Nature vs. Nurture: A Social Scientist Looks Deep Into His Own DNA

Human behavior fascinates me. In it I see beautiful patterns that are repeated over time and/or space. We are proactive and reactive beasts. Sometimes predictable but often seemingly random. As a result, there is a complexity to human behavior that is at least as unique as our fingerprints.

No social scientist has worked long before they consider the question - nature or nurture? While there are all types - most I know believe that this is not a simple either/or. But if you are to look at most of our (social scientists) studies, we rarely account for nature in our measures. And when we do, they are often filtered by a social construct.  For example, when we ask about a study participants health - do we get actual health measures, or do we just get their perception of health? 

I often wonder (sometimes out loud) what we could do to embrace the sciences of nature more directly into our research.

One simple answer is in improving the detail, frequency, and scope of our data collections. Collecting environmental measures (weather, toxins, cultural messages, etc.), bodily functions (heart rate, blood pressure, sleep patterns, etc.), and even biospecimens (blood, urine, breath, etc.) is more common today than it has ever been.  Technology brings us the ability to capture such data often in frequent or even continuous ways. Mobile technologies have added space to that equation. I have written about these innovations before.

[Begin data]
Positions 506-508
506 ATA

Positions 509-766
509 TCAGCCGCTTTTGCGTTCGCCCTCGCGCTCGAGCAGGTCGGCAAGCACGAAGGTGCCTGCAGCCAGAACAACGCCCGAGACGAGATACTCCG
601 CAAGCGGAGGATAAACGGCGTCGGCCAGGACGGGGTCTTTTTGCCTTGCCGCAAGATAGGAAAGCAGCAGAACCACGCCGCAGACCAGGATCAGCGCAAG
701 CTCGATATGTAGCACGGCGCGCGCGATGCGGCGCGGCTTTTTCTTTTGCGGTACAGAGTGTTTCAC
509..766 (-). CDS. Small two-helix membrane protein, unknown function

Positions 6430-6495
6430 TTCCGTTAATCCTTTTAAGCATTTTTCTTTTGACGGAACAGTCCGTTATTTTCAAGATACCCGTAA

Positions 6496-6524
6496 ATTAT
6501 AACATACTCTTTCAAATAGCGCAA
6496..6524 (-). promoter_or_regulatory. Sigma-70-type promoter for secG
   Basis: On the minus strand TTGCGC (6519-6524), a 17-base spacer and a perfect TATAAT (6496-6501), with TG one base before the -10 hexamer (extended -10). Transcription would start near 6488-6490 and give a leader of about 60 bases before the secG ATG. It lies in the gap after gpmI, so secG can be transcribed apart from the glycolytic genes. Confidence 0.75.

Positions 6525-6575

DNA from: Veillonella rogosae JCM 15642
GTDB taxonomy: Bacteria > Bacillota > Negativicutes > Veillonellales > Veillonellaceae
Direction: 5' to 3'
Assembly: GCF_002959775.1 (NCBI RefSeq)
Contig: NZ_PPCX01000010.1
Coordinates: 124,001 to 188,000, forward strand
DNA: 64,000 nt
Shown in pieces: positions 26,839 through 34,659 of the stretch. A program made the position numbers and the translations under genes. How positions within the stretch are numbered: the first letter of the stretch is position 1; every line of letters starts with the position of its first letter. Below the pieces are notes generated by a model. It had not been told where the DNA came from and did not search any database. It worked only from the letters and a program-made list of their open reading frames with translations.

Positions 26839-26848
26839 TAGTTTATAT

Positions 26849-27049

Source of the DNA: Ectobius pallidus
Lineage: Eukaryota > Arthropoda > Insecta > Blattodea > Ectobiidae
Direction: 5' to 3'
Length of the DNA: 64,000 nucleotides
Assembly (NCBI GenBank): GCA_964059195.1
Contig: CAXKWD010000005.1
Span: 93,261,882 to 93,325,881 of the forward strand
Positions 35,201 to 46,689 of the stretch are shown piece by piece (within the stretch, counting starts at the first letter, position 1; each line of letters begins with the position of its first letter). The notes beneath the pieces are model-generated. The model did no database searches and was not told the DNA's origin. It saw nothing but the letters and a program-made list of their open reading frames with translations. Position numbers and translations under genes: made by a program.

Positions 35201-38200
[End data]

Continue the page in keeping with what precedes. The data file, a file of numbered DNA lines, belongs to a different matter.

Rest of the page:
Another approach may be with DNA. An exciting new trend is emerging with recent advancements in genetic technologies. Scientists can now read the instructions for life itself - DNA (deoxyribonucleic acid). The first complete human genome sequencing, a process of documenting all of the information currently known to exist in DNA, was completed in 2003 after 13 years of work and roughly US$1 billion in funding. Today, it is possible to have your own full genome sequenced in a few days for costs as low as US$999And less expansive genetic tests, specifically targeting key health measures and ancestry, are available for under $200. (, ancestry.comHelix / Geno 2.0)

This technology raises ethical, moral, and what I would call "duty to science" questions that I find fascinating, and worthy of exploration by social scientists.  What happens when people peer inside of their genome? Will it be too much information to handle? Can it be useful for decisions (medical or otherwise) that they make? Are there special risks or warning signs that one must look out for when this is done? And ultimately, is it valuable data for social scientists to use? 

I have been lucky enough to be involved with several collaborations with an amazing research team at the Genomes to People (G2P) Research Program.  At G2P, they have been involved in research to study the impact of these personal genetic tests on the people who get them.  Two projects specifically - the PGen Study (which followed a cohort who participated in a direct to consumer genetic test) and the PeopleSeq Consortium (which is following ostensibly healthy individuals who have obtained full genome sequencing) are building an understanding of how healthy humans handle such experiences.